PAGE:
Okay I'll be the contrary one....sorry to say, I've heard more inaccurate advice from attorneys than I care to. They charge money for an often invalid response to your question.
Married filing separately does not address the laws in California that you need addressed so I'm not sure that a CPA can provide much guidance there except to say you've file in a manner that is legal. Married, filing separately, still requires, under federal law, that both parties list the full income for the marriage and the full expenses. Call Ed Cook at (916) 705-4958. He addressed this same question with me, as my CPA. It is often assumed that you can keep all assets separate that way but it's not true.
Still the two bigger questions are the way California views inherited property, and how CA views ownership in property acquired sometime during the marriage. I'd first ask an escrow officer. They deal with this issue every day. If you are still married, I assume you'll need the married partner to sign off on anything that you do, as a safeguard, whether they legally have any rights to the inherited property or not. THEN I'd go confirm with an attorney to see if any considerations were missing in your analysis. I know that you will need to prove that, despite inheriting it, that you used no common funds to maintain the property. If so, he might be able to make a claim that it is now community property, but would he?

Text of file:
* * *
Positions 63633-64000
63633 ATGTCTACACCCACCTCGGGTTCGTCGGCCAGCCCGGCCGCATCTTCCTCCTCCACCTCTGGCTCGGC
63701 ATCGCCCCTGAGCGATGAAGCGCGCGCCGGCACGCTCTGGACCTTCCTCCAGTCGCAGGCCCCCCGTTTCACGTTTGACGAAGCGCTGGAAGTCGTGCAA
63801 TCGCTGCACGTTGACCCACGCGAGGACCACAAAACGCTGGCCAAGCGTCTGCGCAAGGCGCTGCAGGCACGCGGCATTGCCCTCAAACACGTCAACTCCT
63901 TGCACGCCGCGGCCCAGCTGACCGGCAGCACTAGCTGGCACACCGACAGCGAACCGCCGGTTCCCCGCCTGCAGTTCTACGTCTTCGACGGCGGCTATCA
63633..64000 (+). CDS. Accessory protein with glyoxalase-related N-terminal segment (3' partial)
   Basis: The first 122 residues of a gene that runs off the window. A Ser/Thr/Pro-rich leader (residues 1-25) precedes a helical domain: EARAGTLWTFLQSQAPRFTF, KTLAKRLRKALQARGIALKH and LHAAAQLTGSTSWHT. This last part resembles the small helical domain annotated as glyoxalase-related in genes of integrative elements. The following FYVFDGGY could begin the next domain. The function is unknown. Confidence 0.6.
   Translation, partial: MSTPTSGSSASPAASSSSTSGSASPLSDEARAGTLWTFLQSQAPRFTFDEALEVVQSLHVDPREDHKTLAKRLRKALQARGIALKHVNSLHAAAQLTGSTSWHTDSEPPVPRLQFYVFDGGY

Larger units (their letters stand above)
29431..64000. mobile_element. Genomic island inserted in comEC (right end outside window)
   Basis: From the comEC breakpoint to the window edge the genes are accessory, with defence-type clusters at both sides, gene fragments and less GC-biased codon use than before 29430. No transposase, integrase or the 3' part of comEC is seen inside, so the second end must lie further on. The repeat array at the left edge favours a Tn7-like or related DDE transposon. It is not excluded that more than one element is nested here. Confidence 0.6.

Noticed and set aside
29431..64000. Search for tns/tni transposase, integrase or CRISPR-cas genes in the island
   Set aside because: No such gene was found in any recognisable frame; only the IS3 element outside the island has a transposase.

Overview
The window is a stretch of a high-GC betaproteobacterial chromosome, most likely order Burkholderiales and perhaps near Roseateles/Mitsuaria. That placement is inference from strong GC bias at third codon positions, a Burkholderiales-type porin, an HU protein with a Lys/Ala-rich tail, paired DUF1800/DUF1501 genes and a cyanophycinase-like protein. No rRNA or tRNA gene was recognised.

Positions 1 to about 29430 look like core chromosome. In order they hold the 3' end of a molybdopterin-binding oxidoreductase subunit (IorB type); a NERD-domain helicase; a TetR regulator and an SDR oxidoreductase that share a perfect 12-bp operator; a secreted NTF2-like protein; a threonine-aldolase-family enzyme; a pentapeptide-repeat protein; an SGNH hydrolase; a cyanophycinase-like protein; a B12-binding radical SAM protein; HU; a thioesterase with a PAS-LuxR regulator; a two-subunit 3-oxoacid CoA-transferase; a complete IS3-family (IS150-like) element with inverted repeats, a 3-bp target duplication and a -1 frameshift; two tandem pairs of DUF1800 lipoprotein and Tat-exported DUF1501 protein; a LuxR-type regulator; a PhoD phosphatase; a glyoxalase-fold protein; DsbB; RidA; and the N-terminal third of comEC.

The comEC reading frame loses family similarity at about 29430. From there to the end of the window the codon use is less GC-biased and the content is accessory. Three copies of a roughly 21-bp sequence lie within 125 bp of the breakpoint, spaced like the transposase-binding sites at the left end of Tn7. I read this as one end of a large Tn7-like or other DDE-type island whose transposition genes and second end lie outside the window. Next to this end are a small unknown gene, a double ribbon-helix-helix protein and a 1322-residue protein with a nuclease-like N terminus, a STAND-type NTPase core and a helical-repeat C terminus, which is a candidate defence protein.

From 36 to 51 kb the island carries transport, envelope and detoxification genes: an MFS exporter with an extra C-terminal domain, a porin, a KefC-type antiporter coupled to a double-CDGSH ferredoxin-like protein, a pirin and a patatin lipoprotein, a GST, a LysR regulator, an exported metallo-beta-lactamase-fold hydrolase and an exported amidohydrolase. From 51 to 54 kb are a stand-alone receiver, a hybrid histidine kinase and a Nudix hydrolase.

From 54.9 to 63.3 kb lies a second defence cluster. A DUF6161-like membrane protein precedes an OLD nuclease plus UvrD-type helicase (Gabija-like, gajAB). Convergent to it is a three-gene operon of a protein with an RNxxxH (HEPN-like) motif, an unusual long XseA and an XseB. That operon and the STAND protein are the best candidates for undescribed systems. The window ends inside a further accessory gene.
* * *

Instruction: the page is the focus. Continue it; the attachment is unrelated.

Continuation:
The more prepared you are, the better chance that your objective will be attained without courts, etc. California throws lots of roadblocks that are different than federal views. Hopefully, your soon-to-be ex-husband will just cooperate if it's required that he sign off on it and he is presented the facts.
As a realtor, we aren't experts on the answers, but we sure can help you determine the questions and who might best help you. Keep asking.